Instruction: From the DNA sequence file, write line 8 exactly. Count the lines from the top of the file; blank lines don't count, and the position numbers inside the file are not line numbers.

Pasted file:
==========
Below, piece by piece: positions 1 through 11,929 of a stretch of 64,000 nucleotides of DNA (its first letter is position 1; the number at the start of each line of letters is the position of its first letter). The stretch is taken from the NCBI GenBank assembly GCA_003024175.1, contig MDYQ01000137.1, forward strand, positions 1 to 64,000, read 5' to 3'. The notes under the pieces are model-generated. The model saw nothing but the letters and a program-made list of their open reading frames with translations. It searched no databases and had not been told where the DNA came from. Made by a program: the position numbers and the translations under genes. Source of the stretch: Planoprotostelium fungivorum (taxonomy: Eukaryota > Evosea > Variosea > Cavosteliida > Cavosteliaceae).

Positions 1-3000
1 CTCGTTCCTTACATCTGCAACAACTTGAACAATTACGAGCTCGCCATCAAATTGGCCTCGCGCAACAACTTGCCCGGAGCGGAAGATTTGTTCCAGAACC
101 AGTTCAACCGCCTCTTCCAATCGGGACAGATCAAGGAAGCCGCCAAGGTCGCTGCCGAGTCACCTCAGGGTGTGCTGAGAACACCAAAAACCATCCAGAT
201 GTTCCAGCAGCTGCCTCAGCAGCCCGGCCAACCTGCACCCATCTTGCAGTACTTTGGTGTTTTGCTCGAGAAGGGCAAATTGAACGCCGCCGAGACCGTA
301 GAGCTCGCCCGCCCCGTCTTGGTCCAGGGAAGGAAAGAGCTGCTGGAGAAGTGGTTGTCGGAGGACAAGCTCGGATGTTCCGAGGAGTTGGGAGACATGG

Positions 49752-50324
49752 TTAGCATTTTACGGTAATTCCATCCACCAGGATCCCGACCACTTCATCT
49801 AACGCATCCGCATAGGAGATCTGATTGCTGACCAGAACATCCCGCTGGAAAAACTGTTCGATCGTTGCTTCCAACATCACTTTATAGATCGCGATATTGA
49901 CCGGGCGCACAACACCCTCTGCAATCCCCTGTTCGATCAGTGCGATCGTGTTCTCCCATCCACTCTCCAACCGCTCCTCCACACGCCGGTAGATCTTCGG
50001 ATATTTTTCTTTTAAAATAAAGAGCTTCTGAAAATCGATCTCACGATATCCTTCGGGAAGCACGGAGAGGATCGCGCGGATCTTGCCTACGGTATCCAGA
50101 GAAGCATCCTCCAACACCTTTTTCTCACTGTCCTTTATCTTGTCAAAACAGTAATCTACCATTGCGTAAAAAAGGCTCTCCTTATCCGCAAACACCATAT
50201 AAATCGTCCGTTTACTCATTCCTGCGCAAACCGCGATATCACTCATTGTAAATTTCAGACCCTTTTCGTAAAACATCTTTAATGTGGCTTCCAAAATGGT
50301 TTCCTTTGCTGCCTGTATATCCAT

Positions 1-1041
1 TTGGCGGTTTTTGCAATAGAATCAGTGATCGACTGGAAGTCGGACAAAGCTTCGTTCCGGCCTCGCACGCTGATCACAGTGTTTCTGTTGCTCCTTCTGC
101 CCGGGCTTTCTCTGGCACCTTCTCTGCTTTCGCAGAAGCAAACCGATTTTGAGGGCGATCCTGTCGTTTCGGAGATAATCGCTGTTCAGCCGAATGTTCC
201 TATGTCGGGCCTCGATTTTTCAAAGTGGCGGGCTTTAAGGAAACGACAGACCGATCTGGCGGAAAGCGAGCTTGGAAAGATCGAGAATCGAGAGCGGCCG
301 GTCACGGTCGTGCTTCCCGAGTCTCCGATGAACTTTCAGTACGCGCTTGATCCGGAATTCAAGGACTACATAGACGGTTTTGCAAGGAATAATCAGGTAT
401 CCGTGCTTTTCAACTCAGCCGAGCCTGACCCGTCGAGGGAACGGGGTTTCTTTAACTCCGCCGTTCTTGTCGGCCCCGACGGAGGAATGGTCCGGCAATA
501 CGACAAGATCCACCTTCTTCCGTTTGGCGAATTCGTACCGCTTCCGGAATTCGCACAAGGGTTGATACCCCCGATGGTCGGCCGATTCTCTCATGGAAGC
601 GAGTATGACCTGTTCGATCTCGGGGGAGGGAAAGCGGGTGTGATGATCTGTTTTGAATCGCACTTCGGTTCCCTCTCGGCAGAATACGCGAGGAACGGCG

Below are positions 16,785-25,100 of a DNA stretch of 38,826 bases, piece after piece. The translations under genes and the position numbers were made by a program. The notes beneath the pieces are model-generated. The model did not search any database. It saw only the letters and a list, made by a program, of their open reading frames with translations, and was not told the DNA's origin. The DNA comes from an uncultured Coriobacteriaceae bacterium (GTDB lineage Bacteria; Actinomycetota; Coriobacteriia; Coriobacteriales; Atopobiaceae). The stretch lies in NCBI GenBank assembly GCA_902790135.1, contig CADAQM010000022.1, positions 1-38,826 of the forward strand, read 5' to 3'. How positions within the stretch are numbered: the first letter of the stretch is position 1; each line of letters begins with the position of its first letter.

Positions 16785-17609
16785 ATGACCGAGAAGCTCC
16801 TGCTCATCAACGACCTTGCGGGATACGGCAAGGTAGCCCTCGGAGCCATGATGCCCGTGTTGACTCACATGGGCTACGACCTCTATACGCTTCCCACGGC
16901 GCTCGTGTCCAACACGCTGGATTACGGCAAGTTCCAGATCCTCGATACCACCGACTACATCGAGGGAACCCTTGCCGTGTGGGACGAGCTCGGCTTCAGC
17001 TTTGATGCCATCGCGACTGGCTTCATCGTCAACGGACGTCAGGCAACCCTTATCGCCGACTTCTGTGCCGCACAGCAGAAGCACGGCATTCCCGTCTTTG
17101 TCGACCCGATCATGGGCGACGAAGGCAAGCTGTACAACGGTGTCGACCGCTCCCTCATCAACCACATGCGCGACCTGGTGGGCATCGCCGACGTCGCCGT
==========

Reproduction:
49752 TTAGCATTTTACGGTAATTCCATCCACCAGGATCCCGACCACTTCATCT